How to share my journey from Middle Eastern folk to Egyptian urban music?  Several years ago after drumming for a show – “Mary Ellen, that music you and your musician friends are playing sounds like rock and roll or, better yet, square dance music” – loving commentary from my favorite critic, my husband, Ed.  At that time I was playing some of the millions of songs that are in the baladi rhythm all the way through with a half a dozen verses and choruses all sounding the same.  Yes, these were folk tunes, whose popularity was based simply on their familiarity.  At that time, I liked those good old standard songs with their earthy sound and continuous steady driving rhythm.  From time to time someone would introduce me to a new record with more of an Arabic urban flavor.  I would listen to it once, conclude that it was good music to iron by (that’s a joke) or good background music for a Middle Eastern dress-up party – but for dancing to or learning how to play the drum, it didn’t do a thing for me. 

Then came Bert with one of his Middle Eastern treasures,

a record for which he had paid twelve dollars in Morocco and guarded with his life all the way back to the States – only to find that the record was already popular with Bay Area dancers and selling for seven dollars at Samiramis Imports.  That treasure was Belly Dance, Spectacular Rhythms of the Middle East with the Rahbani brothers.  Organ and drum, accordion and drum.  Where was the oud?  Where was the saz?  That heavy baladi going into all kinds of 4/4 variations that were fascinating.  Exciting and definitely not to iron by.  The door to beauty opening slightly.  Not too long after that, I was nudged a little further by the words of my Arabic music freak friend, Khadija: “Mary Ellen, you play the drum pretty well.  Why don’t you learn some decent music?”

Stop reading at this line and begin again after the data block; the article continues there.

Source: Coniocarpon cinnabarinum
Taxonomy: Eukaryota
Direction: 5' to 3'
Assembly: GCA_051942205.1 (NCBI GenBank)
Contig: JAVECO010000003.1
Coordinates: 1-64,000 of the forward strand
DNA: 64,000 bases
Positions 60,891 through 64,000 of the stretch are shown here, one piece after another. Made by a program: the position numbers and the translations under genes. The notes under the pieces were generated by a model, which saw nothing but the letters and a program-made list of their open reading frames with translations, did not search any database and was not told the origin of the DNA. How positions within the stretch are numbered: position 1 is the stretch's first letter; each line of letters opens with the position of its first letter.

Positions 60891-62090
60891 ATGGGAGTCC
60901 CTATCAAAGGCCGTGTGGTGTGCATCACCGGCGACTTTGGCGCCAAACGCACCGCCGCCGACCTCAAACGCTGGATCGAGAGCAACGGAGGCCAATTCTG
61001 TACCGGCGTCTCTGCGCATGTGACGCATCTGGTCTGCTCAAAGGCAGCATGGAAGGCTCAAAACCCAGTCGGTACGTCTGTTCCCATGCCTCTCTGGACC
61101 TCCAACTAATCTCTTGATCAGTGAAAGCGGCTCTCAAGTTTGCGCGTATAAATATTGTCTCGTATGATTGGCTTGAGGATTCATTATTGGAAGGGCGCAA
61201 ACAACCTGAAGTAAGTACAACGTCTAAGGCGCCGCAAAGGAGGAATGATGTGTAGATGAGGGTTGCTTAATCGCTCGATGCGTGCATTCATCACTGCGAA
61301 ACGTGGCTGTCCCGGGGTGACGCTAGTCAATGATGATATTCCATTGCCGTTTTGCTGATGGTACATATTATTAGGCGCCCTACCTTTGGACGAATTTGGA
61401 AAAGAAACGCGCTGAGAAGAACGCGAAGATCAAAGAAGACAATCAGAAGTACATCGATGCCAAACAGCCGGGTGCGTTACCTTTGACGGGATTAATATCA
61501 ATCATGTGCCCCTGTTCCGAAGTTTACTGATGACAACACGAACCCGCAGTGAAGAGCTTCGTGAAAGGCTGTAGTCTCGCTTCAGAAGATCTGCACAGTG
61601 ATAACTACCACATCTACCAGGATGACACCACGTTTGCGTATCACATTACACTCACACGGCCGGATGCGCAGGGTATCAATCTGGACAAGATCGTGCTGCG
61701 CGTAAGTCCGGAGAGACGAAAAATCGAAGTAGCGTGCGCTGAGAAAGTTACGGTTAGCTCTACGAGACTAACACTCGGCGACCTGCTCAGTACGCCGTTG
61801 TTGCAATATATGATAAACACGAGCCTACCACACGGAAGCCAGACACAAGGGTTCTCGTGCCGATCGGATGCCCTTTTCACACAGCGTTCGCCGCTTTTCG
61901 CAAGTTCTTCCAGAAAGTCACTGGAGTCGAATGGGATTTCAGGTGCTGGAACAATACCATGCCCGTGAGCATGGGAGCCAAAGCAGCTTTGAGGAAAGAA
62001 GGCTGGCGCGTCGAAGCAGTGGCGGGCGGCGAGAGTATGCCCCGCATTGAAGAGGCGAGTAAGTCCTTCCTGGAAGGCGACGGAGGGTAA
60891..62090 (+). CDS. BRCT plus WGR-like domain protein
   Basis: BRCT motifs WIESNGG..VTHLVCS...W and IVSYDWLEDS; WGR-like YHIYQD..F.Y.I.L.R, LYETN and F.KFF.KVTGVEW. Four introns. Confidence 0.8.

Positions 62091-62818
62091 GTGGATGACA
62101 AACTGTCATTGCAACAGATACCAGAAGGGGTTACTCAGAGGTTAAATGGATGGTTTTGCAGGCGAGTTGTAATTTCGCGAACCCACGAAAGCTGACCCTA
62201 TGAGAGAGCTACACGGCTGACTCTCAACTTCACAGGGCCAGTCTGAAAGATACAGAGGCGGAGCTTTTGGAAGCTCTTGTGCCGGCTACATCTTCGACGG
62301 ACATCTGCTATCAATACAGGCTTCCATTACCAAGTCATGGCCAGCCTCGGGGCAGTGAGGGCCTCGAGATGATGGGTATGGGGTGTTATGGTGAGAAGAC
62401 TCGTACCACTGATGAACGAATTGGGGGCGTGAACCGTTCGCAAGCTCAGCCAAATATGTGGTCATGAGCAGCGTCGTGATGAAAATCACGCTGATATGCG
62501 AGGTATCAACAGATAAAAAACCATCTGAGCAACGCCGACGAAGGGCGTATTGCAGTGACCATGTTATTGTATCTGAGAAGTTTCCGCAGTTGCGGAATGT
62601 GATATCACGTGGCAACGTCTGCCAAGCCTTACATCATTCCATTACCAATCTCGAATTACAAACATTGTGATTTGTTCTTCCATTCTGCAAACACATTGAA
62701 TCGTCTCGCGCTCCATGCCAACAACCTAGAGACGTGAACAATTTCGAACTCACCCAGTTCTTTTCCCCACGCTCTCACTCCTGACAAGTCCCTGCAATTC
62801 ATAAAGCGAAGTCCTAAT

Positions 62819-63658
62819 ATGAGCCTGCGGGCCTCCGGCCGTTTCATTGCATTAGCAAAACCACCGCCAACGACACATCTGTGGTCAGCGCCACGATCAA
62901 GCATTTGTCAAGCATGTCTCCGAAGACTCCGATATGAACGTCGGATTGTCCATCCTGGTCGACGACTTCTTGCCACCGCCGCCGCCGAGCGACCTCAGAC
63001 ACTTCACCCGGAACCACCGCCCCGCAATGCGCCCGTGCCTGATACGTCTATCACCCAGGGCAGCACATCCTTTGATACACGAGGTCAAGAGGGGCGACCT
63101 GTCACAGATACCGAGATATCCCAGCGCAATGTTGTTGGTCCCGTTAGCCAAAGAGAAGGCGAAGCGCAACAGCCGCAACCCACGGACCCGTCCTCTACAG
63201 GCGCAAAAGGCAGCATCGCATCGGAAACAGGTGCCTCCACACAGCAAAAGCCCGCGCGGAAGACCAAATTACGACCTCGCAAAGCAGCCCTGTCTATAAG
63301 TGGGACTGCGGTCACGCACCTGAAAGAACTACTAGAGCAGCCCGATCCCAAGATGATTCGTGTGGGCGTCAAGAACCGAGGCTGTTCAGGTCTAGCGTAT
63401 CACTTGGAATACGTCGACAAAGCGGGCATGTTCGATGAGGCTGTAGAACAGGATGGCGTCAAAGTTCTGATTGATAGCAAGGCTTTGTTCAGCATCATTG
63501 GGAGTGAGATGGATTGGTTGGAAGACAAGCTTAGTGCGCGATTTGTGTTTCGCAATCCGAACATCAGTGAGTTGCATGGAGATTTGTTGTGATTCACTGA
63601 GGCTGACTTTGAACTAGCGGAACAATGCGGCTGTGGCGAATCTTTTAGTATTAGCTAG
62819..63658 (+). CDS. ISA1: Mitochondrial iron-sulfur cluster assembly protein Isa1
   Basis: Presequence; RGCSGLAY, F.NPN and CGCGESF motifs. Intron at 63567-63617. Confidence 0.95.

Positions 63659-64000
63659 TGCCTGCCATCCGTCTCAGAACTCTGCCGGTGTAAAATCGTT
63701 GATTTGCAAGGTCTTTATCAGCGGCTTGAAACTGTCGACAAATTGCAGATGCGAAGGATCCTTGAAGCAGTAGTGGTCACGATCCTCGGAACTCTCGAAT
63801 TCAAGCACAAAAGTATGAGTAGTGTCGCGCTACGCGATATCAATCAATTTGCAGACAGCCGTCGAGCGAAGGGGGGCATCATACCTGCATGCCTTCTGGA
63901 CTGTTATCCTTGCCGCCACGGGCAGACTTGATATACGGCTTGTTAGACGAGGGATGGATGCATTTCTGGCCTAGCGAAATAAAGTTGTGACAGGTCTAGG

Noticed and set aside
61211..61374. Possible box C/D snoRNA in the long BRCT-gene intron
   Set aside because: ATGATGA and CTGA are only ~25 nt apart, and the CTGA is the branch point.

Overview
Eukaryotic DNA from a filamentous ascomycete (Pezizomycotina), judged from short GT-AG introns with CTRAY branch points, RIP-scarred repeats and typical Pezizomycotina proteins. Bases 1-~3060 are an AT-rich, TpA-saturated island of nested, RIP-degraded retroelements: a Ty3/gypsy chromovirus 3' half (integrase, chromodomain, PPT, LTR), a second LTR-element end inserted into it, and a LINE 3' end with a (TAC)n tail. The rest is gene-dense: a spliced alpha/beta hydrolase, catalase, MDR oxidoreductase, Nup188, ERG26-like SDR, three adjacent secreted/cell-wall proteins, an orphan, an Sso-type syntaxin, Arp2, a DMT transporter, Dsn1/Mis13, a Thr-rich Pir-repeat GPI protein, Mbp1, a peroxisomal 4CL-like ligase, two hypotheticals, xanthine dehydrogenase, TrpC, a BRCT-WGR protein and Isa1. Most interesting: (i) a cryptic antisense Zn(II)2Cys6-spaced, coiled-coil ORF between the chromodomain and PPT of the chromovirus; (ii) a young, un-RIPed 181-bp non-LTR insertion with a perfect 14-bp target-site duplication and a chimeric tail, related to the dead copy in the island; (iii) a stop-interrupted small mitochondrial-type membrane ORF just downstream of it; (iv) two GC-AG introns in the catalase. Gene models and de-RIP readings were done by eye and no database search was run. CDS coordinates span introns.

The door really swung open on Saturday, October 8, 1977.  I was teaching at a seminar with Bert Balladine for Patrima and Bob Margrave in the Washington, D.C. area.  Five minutes into the rehearsal for our show, I was a convert.  I was invited to join the band on tambourine – an outstanding band with Steve Ballajia, musical director on doumbec; Sayed Anany on tambourine, bongos and mazhar; Mahmoud Hassanan “Totto” on nay and mizmar (all from Washington, D.C.); Sammy Ansary on organ; and Hamouda Ali on violin (both from New York).  The sound system was excellent so the good music came across powerfully.  Many of the songs we played had a wide variety of rhythmical changes and breaks.  I must say that rehearsal was a crash course for me.